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A rather shabby footbridge that acts as the entrance to Harringay station is about to be repaired and upgraded. Anyone who uses it will know that it’s hardly a welcoming entrance to the station, being narrow and run-down.
The 300-foot long bridge, which currently has the ticket office on it, was built in 1885, and some of the original structure is still in place today. A rather grand looking ticket office used to sit on the footbridge, but was badly damaged in a fire in the 1960s and torn down in 1969, to be replaced by the small wooden shed that is still acting as a ticket office today.
There are photos of the old ticket hall and the fire here – and the empty space where the ticket hall used to sit can be seen in the photo below, with the current shed occupying about a third of the space.
Harringay Station – Google satellite view
The footbridge doesn’t just give access to the platforms, but also acts as the only public path across the railways in the area, without a one-mile diversion over the nearest road to the south.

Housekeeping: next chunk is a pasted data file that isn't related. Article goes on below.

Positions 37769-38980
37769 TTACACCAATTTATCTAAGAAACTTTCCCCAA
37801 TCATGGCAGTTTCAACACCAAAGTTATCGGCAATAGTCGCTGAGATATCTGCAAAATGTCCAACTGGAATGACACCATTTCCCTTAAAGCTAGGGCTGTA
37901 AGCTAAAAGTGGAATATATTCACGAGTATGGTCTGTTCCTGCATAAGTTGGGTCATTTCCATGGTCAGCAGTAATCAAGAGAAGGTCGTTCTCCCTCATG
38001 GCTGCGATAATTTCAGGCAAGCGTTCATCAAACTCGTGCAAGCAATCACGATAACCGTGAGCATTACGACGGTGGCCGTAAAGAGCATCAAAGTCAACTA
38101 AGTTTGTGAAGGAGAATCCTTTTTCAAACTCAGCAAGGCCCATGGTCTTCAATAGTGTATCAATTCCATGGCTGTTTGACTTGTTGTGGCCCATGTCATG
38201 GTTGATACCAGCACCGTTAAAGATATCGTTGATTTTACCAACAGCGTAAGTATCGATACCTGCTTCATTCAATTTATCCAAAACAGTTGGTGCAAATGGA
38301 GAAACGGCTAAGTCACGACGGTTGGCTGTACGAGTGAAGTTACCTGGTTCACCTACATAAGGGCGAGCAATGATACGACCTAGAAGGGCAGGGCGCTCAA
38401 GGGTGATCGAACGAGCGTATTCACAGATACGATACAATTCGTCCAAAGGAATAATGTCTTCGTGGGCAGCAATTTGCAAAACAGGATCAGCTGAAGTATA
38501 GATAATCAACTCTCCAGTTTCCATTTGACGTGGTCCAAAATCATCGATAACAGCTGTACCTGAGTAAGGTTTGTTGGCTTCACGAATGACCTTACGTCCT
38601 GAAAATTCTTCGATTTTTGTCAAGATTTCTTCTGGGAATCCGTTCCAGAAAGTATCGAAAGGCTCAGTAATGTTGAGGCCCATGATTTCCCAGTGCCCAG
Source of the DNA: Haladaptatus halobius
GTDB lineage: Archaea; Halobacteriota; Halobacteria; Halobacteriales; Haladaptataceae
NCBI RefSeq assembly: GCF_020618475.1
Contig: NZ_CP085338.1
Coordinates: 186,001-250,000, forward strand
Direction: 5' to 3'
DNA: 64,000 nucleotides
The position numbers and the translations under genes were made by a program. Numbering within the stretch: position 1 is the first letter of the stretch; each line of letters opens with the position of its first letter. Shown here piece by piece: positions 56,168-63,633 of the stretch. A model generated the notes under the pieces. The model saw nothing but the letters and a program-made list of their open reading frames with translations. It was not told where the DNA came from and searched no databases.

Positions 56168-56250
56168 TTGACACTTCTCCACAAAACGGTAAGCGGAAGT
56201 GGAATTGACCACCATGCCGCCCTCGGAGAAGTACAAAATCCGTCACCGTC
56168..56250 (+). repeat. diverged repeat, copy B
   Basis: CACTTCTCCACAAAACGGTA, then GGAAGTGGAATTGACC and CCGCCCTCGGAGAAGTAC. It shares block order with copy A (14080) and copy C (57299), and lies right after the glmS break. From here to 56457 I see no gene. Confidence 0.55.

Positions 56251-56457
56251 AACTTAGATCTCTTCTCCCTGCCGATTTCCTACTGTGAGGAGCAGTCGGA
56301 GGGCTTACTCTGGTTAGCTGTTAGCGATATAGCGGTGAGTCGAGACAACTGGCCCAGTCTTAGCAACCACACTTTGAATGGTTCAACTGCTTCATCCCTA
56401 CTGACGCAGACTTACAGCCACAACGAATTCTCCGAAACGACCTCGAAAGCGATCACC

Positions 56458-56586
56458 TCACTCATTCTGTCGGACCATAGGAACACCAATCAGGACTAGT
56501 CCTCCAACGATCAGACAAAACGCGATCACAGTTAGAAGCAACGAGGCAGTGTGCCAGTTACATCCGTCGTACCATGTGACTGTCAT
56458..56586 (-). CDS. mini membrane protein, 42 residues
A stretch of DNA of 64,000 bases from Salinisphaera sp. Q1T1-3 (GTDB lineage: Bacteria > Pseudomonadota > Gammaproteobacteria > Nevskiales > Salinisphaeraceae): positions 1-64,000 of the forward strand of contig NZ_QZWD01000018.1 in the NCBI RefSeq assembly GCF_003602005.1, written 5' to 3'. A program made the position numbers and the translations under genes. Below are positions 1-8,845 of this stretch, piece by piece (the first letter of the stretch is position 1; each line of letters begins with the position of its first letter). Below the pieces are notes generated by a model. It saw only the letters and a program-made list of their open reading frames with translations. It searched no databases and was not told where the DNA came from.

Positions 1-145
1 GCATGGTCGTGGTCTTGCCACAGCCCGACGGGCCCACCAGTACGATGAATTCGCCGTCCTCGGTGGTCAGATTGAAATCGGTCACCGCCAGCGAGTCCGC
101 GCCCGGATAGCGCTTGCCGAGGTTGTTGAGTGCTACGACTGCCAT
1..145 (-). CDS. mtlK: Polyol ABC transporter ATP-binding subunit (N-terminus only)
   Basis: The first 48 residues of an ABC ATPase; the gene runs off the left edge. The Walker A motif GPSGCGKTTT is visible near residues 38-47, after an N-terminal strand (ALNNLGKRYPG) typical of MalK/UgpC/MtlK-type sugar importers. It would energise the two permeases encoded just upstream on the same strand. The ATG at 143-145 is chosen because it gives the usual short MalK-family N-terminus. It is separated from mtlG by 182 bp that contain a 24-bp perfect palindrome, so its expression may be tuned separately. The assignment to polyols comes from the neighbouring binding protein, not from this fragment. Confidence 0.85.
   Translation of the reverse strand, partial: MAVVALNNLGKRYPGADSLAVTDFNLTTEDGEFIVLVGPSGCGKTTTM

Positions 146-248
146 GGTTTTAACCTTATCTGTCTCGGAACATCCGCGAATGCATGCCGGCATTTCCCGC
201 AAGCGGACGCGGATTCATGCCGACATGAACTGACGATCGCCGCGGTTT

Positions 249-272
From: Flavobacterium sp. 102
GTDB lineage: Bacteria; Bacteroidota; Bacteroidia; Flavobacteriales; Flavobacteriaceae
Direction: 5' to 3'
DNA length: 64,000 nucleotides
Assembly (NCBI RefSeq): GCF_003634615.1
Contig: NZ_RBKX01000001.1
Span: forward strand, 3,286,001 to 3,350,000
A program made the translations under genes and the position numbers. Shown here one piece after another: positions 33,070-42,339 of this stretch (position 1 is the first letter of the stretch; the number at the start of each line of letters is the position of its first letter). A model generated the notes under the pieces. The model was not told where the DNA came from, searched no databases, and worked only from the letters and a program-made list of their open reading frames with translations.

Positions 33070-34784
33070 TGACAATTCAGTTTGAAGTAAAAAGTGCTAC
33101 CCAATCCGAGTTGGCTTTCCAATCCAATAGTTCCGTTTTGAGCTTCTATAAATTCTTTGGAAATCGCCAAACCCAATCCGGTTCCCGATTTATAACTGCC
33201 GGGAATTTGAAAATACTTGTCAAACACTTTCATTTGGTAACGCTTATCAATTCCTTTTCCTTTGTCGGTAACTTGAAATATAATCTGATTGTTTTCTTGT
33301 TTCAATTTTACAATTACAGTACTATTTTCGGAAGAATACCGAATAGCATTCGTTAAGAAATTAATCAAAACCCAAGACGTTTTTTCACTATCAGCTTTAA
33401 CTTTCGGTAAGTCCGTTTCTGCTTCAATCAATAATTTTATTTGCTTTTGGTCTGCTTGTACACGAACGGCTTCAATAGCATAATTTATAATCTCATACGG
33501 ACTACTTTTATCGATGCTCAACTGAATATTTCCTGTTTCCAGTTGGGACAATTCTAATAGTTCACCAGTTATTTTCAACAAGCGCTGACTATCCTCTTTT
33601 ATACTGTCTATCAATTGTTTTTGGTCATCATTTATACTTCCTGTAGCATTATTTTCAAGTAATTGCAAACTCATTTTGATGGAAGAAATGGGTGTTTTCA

Later next week, Network Rail will start building a new ticket office for GTR staff on platform 1. As well as bringing more modern facilities, this part of the project will allow the existing ticket office on the footbridge to close, before work takes place to remove it.
Network Rail teams will then carry out inspections of the footbridge, to determine the extent of work and the best options to strengthen it.
This part of the project at Harringay station is expected to be completed in June. The second stage of work, to strengthen the footbridge, is planned to take place in winter 2021.
This article first appeared on www.ianvisits.co.uk
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